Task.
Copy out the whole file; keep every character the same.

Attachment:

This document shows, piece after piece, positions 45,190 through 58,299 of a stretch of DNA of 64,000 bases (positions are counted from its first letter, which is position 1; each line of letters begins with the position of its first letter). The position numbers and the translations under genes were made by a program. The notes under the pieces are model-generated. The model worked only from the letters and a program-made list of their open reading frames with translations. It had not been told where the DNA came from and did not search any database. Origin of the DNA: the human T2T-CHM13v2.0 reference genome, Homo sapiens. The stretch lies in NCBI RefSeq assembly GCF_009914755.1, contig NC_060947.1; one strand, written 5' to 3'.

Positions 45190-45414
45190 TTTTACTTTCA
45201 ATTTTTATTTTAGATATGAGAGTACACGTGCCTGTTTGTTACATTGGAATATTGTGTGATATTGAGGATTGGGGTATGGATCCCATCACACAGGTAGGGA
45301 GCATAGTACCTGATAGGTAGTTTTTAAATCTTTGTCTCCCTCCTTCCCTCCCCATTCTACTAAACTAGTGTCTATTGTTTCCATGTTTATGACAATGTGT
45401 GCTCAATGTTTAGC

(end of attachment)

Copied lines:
This document shows, piece after piece, positions 45,190 through 58,299 of a stretch of DNA of 64,000 bases (positions are counted from its first letter, which is position 1; each line of letters begins with the position of its first letter). The position numbers and the translations under genes were made by a program. The notes under the pieces are model-generated. The model worked only from the letters and a program-made list of their open reading frames with translations. It had not been told where the DNA came from and did not search any database. Origin of the DNA: the human T2T-CHM13v2.0 reference genome, Homo sapiens. The stretch lies in NCBI RefSeq assembly GCF_009914755.1, contig NC_060947.1; one strand, written 5' to 3'.

Positions 45190-45414
45190 TTTTACTTTCA
45201 ATTTTTATTTTAGATATGAGAGTACACGTGCCTGTTTGTTACATTGGAATATTGTGTGATATTGAGGATTGGGGTATGGATCCCATCACACAGGTAGGGA
45301 GCATAGTACCTGATAGGTAGTTTTTAAATCTTTGTCTCCCTCCTTCCCTCCCCATTCTACTAAACTAGTGTCTATTGTTTCCATGTTTATGACAATGTGT
45401 GCTCAATGTTTAGC